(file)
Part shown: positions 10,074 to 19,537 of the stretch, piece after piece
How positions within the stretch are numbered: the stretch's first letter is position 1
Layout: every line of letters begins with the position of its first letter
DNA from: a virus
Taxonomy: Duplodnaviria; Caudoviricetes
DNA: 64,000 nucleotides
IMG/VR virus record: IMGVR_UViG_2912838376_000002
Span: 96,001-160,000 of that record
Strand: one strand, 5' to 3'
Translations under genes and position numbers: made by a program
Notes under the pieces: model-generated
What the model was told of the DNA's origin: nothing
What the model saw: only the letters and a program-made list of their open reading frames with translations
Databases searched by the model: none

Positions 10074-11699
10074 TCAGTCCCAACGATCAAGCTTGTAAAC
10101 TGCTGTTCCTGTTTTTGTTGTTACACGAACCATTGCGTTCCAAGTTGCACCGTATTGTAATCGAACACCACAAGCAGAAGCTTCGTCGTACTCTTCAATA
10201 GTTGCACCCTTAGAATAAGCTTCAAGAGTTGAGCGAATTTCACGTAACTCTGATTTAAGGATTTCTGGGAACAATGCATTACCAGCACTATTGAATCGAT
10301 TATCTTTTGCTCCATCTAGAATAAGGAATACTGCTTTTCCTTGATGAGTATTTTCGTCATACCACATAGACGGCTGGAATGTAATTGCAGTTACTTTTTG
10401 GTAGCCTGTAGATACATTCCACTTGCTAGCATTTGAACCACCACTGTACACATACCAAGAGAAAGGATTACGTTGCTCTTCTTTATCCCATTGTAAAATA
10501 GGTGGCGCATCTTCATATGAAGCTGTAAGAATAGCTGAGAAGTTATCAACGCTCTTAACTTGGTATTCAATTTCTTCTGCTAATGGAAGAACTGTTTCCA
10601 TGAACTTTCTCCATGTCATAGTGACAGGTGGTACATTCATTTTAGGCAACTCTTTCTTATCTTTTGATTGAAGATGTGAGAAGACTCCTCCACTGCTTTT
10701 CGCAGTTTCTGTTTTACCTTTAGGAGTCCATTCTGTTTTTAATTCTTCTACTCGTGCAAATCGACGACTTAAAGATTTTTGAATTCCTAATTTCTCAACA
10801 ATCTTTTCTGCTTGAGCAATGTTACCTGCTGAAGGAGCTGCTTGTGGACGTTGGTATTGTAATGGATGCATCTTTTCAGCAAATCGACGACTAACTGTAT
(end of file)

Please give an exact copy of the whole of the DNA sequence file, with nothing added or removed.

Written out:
Part shown: positions 10,074 to 19,537 of the stretch, piece after piece
How positions within the stretch are numbered: the stretch's first letter is position 1
Layout: every line of letters begins with the position of its first letter
DNA from: a virus
Taxonomy: Duplodnaviria; Caudoviricetes
DNA: 64,000 nucleotides
IMG/VR virus record: IMGVR_UViG_2912838376_000002
Span: 96,001-160,000 of that record
Strand: one strand, 5' to 3'
Translations under genes and position numbers: made by a program
Notes under the pieces: model-generated
What the model was told of the DNA's origin: nothing
What the model saw: only the letters and a program-made list of their open reading frames with translations
Databases searched by the model: none

Positions 10074-11699
10074 TCAGTCCCAACGATCAAGCTTGTAAAC
10101 TGCTGTTCCTGTTTTTGTTGTTACACGAACCATTGCGTTCCAAGTTGCACCGTATTGTAATCGAACACCACAAGCAGAAGCTTCGTCGTACTCTTCAATA
10201 GTTGCACCCTTAGAATAAGCTTCAAGAGTTGAGCGAATTTCACGTAACTCTGATTTAAGGATTTCTGGGAACAATGCATTACCAGCACTATTGAATCGAT
10301 TATCTTTTGCTCCATCTAGAATAAGGAATACTGCTTTTCCTTGATGAGTATTTTCGTCATACCACATAGACGGCTGGAATGTAATTGCAGTTACTTTTTG
10401 GTAGCCTGTAGATACATTCCACTTGCTAGCATTTGAACCACCACTGTACACATACCAAGAGAAAGGATTACGTTGCTCTTCTTTATCCCATTGTAAAATA
10501 GGTGGCGCATCTTCATATGAAGCTGTAAGAATAGCTGAGAAGTTATCAACGCTCTTAACTTGGTATTCAATTTCTTCTGCTAATGGAAGAACTGTTTCCA
10601 TGAACTTTCTCCATGTCATAGTGACAGGTGGTACATTCATTTTAGGCAACTCTTTCTTATCTTTTGATTGAAGATGTGAGAAGACTCCTCCACTGCTTTT
10701 CGCAGTTTCTGTTTTACCTTTAGGAGTCCATTCTGTTTTTAATTCTTCTACTCGTGCAAATCGACGACTTAAAGATTTTTGAATTCCTAATTTCTCAACA
10801 ATCTTTTCTGCTTGAGCAATGTTACCTGCTGAAGGAGCTGCTTGTGGACGTTGGTATTGTAATGGATGCATCTTTTCAGCAAATCGACGACTAACTGTAT